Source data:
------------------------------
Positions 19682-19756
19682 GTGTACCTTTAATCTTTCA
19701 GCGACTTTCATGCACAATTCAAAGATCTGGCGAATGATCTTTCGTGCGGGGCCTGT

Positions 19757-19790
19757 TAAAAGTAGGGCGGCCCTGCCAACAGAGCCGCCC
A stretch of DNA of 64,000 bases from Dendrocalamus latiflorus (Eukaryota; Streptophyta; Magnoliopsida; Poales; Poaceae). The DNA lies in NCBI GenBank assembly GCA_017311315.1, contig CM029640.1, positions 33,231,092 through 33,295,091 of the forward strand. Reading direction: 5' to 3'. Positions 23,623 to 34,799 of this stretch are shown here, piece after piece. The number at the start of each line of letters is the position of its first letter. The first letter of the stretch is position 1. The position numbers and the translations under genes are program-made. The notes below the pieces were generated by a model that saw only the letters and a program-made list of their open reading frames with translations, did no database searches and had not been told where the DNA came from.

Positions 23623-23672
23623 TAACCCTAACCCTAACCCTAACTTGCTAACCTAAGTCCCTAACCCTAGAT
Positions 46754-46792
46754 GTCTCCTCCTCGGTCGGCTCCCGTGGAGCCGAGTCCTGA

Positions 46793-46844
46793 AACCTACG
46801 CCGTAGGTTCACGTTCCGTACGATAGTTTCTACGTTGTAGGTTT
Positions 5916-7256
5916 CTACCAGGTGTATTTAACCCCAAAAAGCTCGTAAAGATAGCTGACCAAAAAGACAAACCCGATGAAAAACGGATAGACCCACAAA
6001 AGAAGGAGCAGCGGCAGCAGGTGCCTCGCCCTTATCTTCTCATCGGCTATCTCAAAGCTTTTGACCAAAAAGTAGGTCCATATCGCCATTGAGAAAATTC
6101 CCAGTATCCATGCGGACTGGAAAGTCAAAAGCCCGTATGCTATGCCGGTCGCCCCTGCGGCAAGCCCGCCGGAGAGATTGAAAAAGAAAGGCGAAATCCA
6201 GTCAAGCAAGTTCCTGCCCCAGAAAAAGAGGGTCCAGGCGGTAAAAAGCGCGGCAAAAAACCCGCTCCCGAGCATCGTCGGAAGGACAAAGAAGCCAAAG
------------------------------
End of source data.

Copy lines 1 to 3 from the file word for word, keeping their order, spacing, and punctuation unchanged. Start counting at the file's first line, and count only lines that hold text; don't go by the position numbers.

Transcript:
Positions 19682-19756
19682 GTGTACCTTTAATCTTTCA
19701 GCGACTTTCATGCACAATTCAAAGATCTGGCGAATGATCTTTCGTGCGGGGCCTGT